Citizens band radio (often shortened to CB radio) is a system of short-distance radio communications between individuals on a selection of 40 channels within the 27-MHz (11 m) band. In the United Kingdom, CB radio was first legally introduced in 1981, but had been used illegally for some years prior.

In December 2006, CB radio was deregulated by Ofcom and it is now licence-free. Although the use of CB radios in the UK has declined from its peak, it is still popular, especially with the farming community, Land Rover owners and Mini-Cab services. It is also fitted as standard to 'Street Glide' and 'Electra Glide' models of Harley Davidson touring motorcycles sold in the UK.

Countless CB related clubs and groups have existed over the years, including some more notable organisations:

  • NATCOLCIBAR (NATional COmmittee for the Legalisation of CItizens BAnd Radio)
  • REACT UK (Radio Emergency Associate Communications Team – later changed to Radio Emergency And Citizens Teams)
  • MSGB (Monitoring Services of Great Britain)
  • THAMES (Traffic Help And Monitoring Emergency Service)
  • REVCOM (Radio Emergency Volunteer Communications)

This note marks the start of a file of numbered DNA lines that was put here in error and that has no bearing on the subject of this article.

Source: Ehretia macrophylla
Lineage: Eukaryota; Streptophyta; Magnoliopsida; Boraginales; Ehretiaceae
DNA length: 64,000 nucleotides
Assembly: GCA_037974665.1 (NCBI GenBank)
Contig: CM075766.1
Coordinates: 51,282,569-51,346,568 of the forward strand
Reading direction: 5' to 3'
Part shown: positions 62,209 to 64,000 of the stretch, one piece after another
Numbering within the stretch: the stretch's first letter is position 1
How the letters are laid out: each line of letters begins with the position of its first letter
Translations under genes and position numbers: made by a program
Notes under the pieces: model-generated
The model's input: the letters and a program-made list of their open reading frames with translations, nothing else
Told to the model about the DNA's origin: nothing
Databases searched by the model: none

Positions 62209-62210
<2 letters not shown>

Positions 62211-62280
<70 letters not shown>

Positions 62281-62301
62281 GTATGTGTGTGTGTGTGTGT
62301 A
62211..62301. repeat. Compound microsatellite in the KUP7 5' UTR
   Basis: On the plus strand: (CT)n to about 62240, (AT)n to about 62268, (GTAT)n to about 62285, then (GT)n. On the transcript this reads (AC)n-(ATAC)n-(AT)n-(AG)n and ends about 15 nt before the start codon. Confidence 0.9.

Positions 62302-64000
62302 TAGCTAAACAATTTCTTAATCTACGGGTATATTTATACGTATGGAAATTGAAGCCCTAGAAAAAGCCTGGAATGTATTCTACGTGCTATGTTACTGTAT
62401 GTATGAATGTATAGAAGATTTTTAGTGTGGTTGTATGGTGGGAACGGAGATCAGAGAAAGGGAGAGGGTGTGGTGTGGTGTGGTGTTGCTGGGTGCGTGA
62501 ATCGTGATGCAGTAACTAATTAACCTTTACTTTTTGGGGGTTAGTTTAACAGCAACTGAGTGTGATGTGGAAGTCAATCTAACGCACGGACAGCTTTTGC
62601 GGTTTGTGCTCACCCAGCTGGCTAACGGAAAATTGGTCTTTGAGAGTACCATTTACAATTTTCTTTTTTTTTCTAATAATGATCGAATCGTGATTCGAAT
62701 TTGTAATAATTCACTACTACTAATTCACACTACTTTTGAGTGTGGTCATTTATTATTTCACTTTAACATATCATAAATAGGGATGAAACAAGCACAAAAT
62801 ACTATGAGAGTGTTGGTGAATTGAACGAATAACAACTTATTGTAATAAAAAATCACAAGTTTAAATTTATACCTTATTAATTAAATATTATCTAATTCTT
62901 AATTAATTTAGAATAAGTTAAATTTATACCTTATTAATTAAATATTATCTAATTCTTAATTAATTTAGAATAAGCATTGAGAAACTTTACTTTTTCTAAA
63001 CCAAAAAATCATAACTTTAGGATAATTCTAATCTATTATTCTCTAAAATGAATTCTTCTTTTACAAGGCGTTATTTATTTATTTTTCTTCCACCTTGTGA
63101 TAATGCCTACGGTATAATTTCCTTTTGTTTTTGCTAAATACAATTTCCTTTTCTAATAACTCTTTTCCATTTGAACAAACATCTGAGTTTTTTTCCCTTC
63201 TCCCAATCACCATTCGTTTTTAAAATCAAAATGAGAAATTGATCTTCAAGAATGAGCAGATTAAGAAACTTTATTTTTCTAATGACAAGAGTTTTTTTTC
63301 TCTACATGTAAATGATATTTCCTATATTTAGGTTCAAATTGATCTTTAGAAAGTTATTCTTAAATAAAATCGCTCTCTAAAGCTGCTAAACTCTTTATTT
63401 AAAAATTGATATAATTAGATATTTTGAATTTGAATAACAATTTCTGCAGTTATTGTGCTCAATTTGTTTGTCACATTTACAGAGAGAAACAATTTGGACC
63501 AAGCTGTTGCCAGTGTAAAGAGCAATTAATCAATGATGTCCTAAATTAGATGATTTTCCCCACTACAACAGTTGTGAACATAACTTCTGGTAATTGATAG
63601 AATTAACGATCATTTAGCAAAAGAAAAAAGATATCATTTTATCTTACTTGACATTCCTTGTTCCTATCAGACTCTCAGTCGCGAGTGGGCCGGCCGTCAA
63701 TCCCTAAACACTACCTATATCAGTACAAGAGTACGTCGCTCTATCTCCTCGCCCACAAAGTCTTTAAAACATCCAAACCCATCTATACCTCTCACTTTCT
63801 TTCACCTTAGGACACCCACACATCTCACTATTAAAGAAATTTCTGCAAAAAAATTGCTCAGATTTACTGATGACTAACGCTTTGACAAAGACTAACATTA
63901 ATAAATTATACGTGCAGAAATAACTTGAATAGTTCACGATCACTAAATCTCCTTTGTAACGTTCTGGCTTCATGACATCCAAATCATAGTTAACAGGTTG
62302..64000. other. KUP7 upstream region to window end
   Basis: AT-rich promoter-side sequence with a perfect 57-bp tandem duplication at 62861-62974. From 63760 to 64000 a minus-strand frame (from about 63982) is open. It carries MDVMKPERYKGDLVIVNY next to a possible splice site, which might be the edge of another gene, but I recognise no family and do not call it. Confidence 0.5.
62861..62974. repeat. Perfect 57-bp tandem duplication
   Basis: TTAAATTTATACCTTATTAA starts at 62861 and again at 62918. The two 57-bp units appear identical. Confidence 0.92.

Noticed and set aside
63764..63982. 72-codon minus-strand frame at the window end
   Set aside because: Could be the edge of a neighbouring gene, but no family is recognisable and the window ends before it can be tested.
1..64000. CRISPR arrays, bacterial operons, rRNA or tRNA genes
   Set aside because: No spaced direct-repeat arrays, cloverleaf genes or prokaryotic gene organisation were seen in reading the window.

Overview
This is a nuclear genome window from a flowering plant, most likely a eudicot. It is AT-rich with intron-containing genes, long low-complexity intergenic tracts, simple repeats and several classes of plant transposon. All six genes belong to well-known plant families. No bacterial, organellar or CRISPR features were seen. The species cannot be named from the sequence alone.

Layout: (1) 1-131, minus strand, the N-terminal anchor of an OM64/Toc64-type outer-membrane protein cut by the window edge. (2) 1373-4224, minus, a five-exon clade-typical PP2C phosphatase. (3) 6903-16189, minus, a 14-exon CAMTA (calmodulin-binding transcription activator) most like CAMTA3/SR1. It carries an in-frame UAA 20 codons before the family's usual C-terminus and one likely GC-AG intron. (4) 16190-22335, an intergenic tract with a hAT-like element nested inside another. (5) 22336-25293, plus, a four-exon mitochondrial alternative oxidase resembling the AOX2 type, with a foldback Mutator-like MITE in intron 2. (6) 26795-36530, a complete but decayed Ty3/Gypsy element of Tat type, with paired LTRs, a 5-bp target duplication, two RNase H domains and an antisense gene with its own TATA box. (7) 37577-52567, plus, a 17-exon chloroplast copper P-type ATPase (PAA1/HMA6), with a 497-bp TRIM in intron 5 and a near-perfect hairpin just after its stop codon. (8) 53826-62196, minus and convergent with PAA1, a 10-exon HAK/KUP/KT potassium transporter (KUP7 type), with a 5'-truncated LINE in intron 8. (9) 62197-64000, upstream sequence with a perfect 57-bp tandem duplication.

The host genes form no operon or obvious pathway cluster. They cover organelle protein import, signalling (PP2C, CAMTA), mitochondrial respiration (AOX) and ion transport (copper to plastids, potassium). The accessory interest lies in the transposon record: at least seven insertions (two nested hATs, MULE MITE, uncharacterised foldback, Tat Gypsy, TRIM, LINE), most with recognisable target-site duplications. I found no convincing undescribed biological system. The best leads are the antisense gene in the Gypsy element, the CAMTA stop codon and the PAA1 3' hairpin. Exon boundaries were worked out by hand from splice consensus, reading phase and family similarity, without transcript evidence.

Contemporary Law

To reiterate, use of CB radio is legal in the UK without licence. Certain channels (like 9 and 19) are reserved to emergency service and truckers, respectively, but the rest of free to all.

Driving Laws

Use of the radio and microphone while driven is permitted, but discretion and safety is advised beyond all else. That is to say, focus your entire attention on adjust the frequency or other settings is obviously not allowed. However, engaging in using the mic and speaking/listening is allowed.

It is also at the discretion of the police since if they believe you to be overly distracted by your radio, they can and will pull you over. Penalties, points and disqualification could be applied to you and your driving licence in such cases.